When deciding to reframe a piece of art (or not!) remember that your original frame may have value as well. There are so many types of frames, I am just going to discuss the two I come across most as an appraiser; 19th century and 20th century frames. Consider the following:
In the first example below, the frame was made in the late 20th century. Notice the silver finish. Do you see the small black lines that run through the silver? This is evidence that a machine finished the piece. The frame also lacks a warm patina that is indicitive of an older surface.
In the second example, the frame was completed in the 1850s. Notice the sand-textured cove design. The ornamentation was hand-stenciled onto the surface. At the top of the frame you will see a small 1/4" vertial line. This is referred to as a leaf line. It usually indicates that the surface of the frame was hand gilded with gold or metallic leaf.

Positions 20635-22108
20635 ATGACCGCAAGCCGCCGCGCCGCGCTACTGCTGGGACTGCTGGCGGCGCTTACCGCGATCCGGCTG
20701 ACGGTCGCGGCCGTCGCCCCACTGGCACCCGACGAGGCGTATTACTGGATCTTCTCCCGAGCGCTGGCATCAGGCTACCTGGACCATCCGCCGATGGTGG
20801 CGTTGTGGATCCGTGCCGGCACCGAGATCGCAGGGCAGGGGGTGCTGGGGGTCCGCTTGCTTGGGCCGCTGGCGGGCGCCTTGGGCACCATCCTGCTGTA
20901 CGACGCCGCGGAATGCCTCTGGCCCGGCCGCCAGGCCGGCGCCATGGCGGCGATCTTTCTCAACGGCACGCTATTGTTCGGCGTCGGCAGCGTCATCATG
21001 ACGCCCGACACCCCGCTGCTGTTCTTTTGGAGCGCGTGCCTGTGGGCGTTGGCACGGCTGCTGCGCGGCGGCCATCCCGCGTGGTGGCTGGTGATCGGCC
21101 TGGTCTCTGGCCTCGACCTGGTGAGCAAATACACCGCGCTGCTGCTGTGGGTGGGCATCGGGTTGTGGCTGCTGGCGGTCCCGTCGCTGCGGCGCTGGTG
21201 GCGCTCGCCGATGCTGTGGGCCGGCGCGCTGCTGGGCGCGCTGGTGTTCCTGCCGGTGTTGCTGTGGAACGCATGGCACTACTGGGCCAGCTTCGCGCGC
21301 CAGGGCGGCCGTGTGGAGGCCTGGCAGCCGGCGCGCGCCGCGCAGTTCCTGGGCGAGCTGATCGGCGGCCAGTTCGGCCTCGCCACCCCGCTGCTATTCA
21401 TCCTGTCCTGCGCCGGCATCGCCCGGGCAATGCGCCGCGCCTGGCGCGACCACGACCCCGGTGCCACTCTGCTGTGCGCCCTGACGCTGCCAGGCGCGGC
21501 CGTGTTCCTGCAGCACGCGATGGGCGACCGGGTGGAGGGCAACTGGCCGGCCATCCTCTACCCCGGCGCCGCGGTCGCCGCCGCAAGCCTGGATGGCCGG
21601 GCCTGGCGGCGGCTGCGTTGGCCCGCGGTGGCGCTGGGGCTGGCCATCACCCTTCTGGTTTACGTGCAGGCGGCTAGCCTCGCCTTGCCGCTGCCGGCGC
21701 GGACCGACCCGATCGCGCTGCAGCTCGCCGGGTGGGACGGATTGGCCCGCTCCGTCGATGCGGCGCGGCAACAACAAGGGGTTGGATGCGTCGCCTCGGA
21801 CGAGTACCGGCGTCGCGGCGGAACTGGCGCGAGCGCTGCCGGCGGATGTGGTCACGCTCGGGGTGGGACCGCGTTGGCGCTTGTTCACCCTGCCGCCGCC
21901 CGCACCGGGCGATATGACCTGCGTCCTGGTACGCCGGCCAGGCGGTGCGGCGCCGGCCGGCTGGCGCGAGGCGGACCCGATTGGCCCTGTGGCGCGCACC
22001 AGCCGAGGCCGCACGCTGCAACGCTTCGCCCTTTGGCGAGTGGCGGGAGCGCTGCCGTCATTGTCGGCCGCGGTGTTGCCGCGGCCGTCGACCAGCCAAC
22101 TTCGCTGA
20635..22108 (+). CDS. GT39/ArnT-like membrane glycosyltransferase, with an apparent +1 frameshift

"What about reproductions?" you ask. Good question. Reproductions can be tricky. Although the gilding often looks newer, lacking the warm, aged surface of older frames, some are made extremely well and will fool the best appraisers. One of the most important things you can do is inspect the back of the frame. The wood should tell you everything you need to know. If there is paper covering the back of the piece, peel it back a little and take a look. If the wood looks light (as if it were just brought home from the lumber store) then it is probably a new frame. However, if the wood is dark, uneven and perhaps even a bit holey then it is probably older.
So many antique reproductions are made in China and Mexico today. The next time you go to a big box store check out the large posters with the decorative frames. These frames are hollow. They are not made the same way as the older frames which tend to be much heavier.
Condition: Although design is sometimes more important than condition, usually condition is a major factor. If the surface of an old frame has been regilded, repaired, or restored then it may be worth less. A good appraiser should usually (but not always) be able to tell by the appearance of the joints.
Frames in Relation to the Work of Art:
The more important and valuable the work of art, the more expensive the frame will become. Although frames do have value (sometimes a great deal of value) on their own, they are made more valuable if they are original to the piece (especially if it is an important piece) or are of the same period as the piece.